According to attachment theory, psychotherapy is a process of reappraising and reworking inadequate, dysfunctional, outdated schematic models of the self and attachment figures (Bowlby 1988). It is the task of the therapist to create a reliable and secure base from which patients may begin to explore their internal schematic attachments. Similarly, in IRRT [Imagery Rescripting and Reprocessing Therapy] a primary task of the therapist is to provide a secure base or safety zone that serves as a therapeutic anchor, within which the individual’s unresolved traumatic material can be re-experienced, re-scripted, and reprocessed. The therapist facilitates cognitive and affective shifts back and forth in the therapy session from the secure therapeutic base to the anxiety-provoking imagery of the individual’s traumatic material.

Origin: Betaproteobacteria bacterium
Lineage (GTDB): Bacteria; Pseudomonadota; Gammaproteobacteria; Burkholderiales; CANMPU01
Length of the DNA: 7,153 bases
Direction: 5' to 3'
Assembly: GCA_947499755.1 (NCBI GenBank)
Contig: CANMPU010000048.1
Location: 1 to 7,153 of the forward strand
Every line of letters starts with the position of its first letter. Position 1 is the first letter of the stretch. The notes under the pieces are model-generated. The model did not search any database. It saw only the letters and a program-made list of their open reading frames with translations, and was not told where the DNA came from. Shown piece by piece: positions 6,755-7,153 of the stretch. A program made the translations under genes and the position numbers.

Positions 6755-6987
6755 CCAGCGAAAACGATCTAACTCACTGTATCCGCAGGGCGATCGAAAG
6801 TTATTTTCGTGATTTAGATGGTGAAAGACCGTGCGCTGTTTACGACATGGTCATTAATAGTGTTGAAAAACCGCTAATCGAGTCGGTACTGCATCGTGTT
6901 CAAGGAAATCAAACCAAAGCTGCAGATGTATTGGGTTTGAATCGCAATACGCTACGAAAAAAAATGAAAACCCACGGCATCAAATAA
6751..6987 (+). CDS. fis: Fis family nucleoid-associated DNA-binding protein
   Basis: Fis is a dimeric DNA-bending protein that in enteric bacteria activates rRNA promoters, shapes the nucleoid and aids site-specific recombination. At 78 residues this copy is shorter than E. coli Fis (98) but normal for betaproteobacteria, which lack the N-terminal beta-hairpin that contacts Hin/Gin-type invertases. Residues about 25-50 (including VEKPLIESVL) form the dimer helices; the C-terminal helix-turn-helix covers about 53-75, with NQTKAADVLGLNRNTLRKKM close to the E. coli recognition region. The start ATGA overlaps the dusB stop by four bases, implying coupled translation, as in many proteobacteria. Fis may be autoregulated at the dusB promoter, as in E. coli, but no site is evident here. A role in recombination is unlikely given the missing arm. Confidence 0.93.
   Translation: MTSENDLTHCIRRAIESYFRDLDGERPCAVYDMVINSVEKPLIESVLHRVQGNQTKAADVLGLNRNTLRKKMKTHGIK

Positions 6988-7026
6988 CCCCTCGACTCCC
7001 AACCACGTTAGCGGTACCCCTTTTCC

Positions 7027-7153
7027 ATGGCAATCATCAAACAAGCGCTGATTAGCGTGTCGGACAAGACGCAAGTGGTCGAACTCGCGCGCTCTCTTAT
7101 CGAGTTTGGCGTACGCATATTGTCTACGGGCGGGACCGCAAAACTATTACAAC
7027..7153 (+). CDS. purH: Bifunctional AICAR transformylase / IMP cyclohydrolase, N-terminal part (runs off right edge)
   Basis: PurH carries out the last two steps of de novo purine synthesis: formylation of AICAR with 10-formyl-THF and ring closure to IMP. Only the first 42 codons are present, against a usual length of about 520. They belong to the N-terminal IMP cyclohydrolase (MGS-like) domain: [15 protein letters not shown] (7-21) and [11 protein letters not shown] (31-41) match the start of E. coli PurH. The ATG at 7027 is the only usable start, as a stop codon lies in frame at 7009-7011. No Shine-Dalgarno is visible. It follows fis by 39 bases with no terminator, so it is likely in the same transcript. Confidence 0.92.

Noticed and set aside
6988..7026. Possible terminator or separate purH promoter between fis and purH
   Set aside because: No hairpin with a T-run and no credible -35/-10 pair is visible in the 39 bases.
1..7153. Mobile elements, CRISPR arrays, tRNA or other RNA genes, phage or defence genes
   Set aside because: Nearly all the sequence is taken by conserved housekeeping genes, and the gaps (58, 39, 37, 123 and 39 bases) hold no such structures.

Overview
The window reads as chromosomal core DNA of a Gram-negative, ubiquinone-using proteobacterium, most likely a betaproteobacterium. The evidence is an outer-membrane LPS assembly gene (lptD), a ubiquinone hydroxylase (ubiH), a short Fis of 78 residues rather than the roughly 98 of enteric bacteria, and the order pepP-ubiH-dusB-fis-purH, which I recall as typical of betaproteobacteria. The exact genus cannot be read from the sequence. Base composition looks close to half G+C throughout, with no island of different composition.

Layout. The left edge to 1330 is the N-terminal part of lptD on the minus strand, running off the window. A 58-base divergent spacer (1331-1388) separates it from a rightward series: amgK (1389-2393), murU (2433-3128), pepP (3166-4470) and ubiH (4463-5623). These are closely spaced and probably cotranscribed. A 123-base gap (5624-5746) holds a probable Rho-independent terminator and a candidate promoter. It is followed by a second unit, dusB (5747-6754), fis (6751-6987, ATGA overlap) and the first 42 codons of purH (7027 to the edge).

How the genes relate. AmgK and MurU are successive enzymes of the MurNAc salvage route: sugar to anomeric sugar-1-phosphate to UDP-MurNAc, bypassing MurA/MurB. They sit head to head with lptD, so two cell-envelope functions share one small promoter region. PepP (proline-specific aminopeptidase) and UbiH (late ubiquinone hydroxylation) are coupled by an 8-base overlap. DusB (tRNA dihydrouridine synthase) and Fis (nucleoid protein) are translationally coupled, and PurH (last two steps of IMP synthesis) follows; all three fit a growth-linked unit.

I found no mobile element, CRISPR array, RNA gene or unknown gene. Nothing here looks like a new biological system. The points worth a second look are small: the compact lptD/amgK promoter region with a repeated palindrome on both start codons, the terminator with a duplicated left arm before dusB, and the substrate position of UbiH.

Adapted from Cognitive-Behavioral Treatment for Adult Survivors of Childhood Trauma: Imagery Rescripting and Reprocessing by Mervin Smucker and Constance Dancu.